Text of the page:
list that contains the same elements as `nekd()`

.

Note: The same comment about `hpjkd()`

also applies to
`tojkd()`

.

The following simple example illustrates the use of the
**panelhetero** package.

To begin with, install the package with:

```
install.packages("panelhetero")
library(panelhetero)
```

Or

```
# install.packages("devtools") # if necessary
# install.packages("ggplot2") # if necessary
::install_github("tkhdyanagi/panelhetero", build_vignettes = TRUE)
devtoolslibrary(panelhetero)
```

Then, using the `simulation()`

function, generate
artificial data from an AR(1) model with random coefficients as
follows.

```
set.seed(1)
<- panelhetero::simulation(N = 300, S = 8) y
```

The `nemoment()`

, `hpjmoment()`

,
`tojmoment()`

functions enable to estimate the moments of the
heterogeneous quantities. For example, you can implement the HPJ
bias-corrected estimation as follows.

```
<- hpjmoment(data = y, acov_order = 0, acor_order = 1)
result1 $estimate
result1#> E(mean) E(acov) E(acor) var(mean) var(acov)
#> 0.045292150 0.389074482 0.359539625 0.900338806 0.073253948
#> var(acor) cor(mean, acov) cor(mean, acor) cor(acov, acor)
#> 0.072506331 -0.004269697 -0.004974914 0.004231555
$se
result1#> E(mean) E(acov) E(acor) var(mean) var(acov)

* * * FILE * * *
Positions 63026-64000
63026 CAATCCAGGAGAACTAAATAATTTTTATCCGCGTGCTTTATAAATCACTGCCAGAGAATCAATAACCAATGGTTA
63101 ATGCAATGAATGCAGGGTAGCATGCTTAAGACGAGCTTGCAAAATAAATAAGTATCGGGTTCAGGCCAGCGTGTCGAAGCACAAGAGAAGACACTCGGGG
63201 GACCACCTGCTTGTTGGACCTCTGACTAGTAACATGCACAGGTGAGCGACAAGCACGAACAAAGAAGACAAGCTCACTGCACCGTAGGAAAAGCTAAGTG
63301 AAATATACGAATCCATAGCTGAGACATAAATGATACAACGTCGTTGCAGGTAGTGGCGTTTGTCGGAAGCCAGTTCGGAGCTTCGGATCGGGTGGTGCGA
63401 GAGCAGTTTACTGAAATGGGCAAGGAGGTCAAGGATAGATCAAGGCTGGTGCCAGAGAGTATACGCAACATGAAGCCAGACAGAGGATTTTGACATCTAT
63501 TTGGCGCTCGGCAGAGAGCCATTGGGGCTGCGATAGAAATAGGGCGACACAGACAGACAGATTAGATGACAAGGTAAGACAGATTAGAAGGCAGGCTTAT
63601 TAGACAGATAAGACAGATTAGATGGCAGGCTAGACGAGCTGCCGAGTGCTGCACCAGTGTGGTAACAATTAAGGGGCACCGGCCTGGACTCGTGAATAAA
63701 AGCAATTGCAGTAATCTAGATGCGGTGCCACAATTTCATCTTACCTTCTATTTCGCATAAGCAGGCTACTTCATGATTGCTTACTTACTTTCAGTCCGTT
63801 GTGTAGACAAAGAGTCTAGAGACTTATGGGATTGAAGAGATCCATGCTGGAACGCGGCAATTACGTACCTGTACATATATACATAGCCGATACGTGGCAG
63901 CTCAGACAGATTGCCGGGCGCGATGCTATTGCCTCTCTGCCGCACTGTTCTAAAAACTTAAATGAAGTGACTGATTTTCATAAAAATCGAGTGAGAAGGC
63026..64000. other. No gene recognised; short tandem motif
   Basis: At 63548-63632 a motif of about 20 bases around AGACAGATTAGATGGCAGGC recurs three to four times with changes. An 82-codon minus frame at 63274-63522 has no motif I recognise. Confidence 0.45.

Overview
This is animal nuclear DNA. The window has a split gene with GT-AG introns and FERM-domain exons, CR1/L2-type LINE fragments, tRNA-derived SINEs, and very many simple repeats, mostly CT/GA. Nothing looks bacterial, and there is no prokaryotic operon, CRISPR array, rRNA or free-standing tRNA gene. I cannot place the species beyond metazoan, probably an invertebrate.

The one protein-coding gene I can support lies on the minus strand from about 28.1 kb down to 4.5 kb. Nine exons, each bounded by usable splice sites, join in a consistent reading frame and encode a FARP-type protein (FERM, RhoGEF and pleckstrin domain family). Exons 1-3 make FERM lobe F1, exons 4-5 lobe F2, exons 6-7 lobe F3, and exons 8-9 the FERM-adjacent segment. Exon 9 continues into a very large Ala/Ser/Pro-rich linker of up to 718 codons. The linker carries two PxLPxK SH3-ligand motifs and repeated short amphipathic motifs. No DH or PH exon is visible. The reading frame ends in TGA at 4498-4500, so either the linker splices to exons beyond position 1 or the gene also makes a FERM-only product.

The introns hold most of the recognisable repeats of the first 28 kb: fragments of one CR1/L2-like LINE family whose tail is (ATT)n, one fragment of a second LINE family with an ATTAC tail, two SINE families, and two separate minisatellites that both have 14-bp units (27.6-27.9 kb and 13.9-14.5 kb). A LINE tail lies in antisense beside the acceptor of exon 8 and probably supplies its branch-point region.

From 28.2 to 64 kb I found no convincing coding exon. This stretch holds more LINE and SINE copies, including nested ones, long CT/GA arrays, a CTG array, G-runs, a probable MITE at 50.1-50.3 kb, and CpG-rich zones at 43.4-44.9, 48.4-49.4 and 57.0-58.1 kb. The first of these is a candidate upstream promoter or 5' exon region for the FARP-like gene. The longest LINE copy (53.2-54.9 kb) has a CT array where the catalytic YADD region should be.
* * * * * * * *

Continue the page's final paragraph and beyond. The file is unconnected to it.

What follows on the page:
#> 0.05726649 0.02105856 0.03394039 0.08499369 0.01637006
#> var(acor) cor(mean, acov) cor(mean, acor) cor(acov, acor)
#> 0.01602074 0.09375047 0.11572946 0.08964072
$ci
result1#> 95% CI lower 95% CI upper
#> E(mean) -0.06258859 0.1569463
#> E(acov) 0.34940286 0.4290926
#> E(acor) 0.29244305 0.4238191
#> var(mean) 0.74091639 1.0741703
#> var(acov) 0.04360967 0.1067161
#> var(acor) 0.04252445 0.1048688
#> cor(mean, acov) -0.18701211 0.1735921
#> cor(mean, acor) -0.22024162 0.2249527
#> cor(acov, acor) -0.17275447 0.1712729
```

The `neecdf()`

, `hpjecdf()`

,
`tojecdf()`

functions enable to implement the empirical CDF
estimation. For example, you can implement the HPJ bias-corrected
empirical CDF estimation with:

```
<- hpjecdf(data = y,
result2 acov_order = 0,
acor_order = 1,
R = 100,
ci = FALSE)
$mean result2
```

The `nekd()`

, `hpjkd()`

, `tojkd()`

functions enable to implement the kernel density estimation. For
example, you can implement the HPJ bias-corrected kernel density
estimation with:

```
<- hpjkd(data = y, acov_order = 0, acor_order = 1)
result3 $mean result3
```

Each function makes this type of figure using the
**ggplot2** package. You can customize it via standard
commands for the **ggplot2** package. For example, we can
customize the title and the theme as follows.

```
$mean +
result3ggtitle("") +
theme_classic()
```

The `neecdf()`

, `hpjecdf()`

,
`tojecdf()`

, `nekd()`

, `hpjkd()`

, and
`tojkd()`

functions return the `mean_func()`

,
`acov_func()`

, and `acor_func()`

functions that
return the estimated CDFs and the estimated density functions. Using
these functions, you can make figures by yourself. For example, you can
make a figure of the HPJ bias-corrected density for the heterogeneous
mean as follows.

```
ggplot(data = data.frame(x = c(-3.5, 3.5)), aes(x = x)) +
stat_function(fun = result3$mean_func) +
ggtitle("")
```

Ryo Okui, Takahide Yanagi (2019): “Panel data analysis with heterogeneous dynamics”, Journal of Econometrics, 212(2), 451-475.

Ryo Okui, Takahide Yanagi (2020): “Kernel estimation for panel data with heterogeneous dynamics”, The Econometrics Journal, 23(1), 156-175.